To Rethink Economic Growth Will be Difficult–AND Will Make Many People Unhappy
Rethinking “economic growth” will be difficult, especially because the concept is used and abused so frequently. This, in turn, breeds an inertia binding us tightly into what poet William Blake calls “mind-forg’d manacles” (Songs of Experience, “London,” 1794).
Escaping these manacles will require we avoid groupthink and also forget much of what we have learned, take for granted, and expect—as well as how we believe the world works. John Maynard Keynes notes, for example, “The difficulty lies, not in the new ideas, but in escaping from the old ones, which ramify, for those brought up as most of us have been, into every corner of our minds” (The General Theory of Employment, Interest, and Money, 1936).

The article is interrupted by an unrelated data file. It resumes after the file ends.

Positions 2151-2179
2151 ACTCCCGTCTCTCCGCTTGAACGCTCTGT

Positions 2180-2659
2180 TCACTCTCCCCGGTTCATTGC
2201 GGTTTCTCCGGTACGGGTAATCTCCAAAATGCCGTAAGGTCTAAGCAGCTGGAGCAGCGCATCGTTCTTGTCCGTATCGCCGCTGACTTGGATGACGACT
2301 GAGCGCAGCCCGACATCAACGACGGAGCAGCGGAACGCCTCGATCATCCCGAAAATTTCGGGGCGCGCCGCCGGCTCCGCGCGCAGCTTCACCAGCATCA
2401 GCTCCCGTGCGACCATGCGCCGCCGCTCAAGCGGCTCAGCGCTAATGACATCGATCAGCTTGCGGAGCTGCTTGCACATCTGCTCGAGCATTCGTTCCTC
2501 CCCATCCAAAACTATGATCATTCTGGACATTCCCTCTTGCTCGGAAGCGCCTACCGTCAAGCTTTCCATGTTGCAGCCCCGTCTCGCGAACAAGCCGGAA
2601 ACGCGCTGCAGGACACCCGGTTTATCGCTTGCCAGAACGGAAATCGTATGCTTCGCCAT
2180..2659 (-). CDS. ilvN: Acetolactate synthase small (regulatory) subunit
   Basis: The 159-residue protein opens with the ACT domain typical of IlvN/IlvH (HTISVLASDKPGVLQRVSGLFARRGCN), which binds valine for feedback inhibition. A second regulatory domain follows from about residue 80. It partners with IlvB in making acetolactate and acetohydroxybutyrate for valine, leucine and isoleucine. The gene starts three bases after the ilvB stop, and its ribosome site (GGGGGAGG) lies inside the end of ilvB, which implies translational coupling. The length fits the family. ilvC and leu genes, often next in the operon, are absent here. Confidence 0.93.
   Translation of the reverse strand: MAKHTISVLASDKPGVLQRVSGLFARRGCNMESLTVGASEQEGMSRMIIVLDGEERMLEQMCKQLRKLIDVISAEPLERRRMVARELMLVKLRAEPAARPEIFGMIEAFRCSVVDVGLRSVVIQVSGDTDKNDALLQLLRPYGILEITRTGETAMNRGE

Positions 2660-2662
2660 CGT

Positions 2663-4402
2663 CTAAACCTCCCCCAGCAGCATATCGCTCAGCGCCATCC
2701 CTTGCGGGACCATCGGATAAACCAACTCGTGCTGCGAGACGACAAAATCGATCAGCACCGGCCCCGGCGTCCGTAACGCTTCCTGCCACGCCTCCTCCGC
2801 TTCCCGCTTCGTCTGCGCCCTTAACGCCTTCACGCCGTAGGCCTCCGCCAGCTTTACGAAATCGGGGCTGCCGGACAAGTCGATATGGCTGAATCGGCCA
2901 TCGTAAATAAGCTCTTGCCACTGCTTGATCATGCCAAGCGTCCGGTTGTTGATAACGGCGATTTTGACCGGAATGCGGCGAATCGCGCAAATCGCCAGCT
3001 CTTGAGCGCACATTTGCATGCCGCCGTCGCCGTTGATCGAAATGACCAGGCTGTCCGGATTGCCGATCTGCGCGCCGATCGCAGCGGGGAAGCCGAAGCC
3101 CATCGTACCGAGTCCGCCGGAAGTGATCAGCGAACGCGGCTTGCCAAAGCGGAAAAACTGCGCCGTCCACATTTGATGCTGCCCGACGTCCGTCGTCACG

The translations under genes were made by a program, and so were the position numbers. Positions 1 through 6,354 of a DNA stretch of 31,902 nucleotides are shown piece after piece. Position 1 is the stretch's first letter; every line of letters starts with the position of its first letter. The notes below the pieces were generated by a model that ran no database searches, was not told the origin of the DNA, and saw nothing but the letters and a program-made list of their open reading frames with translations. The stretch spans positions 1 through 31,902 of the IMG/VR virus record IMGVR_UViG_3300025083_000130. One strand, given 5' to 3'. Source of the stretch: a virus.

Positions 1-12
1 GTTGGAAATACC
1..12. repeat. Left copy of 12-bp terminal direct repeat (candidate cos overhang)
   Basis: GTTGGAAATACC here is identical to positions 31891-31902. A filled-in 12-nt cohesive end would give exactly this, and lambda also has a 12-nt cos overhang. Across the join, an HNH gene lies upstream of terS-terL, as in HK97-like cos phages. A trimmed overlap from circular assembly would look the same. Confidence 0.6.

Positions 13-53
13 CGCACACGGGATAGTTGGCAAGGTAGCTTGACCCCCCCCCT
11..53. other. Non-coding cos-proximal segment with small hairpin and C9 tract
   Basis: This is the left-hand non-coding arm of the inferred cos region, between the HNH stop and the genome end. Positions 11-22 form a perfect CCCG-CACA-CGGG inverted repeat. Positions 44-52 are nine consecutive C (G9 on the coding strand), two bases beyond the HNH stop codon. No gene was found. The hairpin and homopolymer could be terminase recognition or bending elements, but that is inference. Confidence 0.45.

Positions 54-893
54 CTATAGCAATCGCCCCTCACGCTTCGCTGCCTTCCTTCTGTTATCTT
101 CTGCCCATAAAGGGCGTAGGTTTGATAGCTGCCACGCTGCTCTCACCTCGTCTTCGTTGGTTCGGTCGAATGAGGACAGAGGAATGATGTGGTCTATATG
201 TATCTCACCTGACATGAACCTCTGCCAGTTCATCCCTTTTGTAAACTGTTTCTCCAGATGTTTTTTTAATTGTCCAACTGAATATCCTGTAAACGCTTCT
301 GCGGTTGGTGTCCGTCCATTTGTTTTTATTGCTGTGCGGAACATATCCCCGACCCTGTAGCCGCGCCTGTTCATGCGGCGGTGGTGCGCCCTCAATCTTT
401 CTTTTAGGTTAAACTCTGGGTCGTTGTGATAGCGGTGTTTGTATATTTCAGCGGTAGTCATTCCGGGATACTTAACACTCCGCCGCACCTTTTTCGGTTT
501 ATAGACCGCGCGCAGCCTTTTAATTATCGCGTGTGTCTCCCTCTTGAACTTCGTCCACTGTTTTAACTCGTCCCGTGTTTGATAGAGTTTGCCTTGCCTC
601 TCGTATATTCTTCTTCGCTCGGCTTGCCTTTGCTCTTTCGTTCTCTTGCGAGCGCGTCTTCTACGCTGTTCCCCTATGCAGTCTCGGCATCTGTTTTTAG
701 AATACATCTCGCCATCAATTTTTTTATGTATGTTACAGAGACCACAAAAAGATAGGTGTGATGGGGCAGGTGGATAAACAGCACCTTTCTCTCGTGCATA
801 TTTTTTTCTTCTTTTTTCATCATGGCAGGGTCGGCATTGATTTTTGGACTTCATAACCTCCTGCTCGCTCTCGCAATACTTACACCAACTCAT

To master the skill of changing one’s mind—and to do so only when justified or necessary–may ultimately require we do nothing more than listen, which sounds easy but is almost always difficult. “Listen to all sides,” Walt Whitman tells us. “…keeping tally with the meaning of all things”/”Do nothing but listen” (pp. 2, 23 and 25).
This sounds simple, and it is. But as Vincent Van Gogh realized, “how difficult it is to be simple” [unmailed letter to Paul Gauguin, June, 1890].